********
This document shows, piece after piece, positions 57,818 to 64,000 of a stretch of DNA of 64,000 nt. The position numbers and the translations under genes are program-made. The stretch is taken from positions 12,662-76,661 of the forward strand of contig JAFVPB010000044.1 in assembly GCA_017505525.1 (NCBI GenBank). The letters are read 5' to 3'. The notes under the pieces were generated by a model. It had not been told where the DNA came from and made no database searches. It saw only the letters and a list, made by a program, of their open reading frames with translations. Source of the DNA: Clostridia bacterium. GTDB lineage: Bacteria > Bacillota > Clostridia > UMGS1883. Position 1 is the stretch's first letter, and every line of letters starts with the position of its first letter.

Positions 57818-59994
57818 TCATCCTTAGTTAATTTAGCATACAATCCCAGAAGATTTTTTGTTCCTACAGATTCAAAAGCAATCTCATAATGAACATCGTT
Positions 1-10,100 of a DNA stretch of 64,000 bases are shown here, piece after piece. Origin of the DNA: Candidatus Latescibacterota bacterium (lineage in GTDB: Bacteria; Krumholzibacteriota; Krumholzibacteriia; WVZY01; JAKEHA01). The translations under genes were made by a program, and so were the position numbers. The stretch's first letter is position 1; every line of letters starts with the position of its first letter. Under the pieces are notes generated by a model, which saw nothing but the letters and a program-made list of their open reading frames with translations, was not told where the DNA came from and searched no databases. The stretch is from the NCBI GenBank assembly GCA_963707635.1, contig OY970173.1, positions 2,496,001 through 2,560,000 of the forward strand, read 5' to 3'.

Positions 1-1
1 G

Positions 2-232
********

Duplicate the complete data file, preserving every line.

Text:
This document shows, piece after piece, positions 57,818 to 64,000 of a stretch of DNA of 64,000 nt. The position numbers and the translations under genes are program-made. The stretch is taken from positions 12,662-76,661 of the forward strand of contig JAFVPB010000044.1 in assembly GCA_017505525.1 (NCBI GenBank). The letters are read 5' to 3'. The notes under the pieces were generated by a model. It had not been told where the DNA came from and made no database searches. It saw only the letters and a list, made by a program, of their open reading frames with translations. Source of the DNA: Clostridia bacterium. GTDB lineage: Bacteria > Bacillota > Clostridia > UMGS1883. Position 1 is the stretch's first letter, and every line of letters starts with the position of its first letter.

Positions 57818-59994
57818 TCATCCTTAGTTAATTTAGCATACAATCCCAGAAGATTTTTTGTTCCTACAGATTCAAAAGCAATCTCATAATGAACATCGTT
Positions 1-10,100 of a DNA stretch of 64,000 bases are shown here, piece after piece. Origin of the DNA: Candidatus Latescibacterota bacterium (lineage in GTDB: Bacteria; Krumholzibacteriota; Krumholzibacteriia; WVZY01; JAKEHA01). The translations under genes were made by a program, and so were the position numbers. The stretch's first letter is position 1; every line of letters starts with the position of its first letter. Under the pieces are notes generated by a model, which saw nothing but the letters and a program-made list of their open reading frames with translations, was not told where the DNA came from and searched no databases. The stretch is from the NCBI GenBank assembly GCA_963707635.1, contig OY970173.1, positions 2,496,001 through 2,560,000 of the forward strand, read 5' to 3'.

Positions 1-1
1 G

Positions 2-232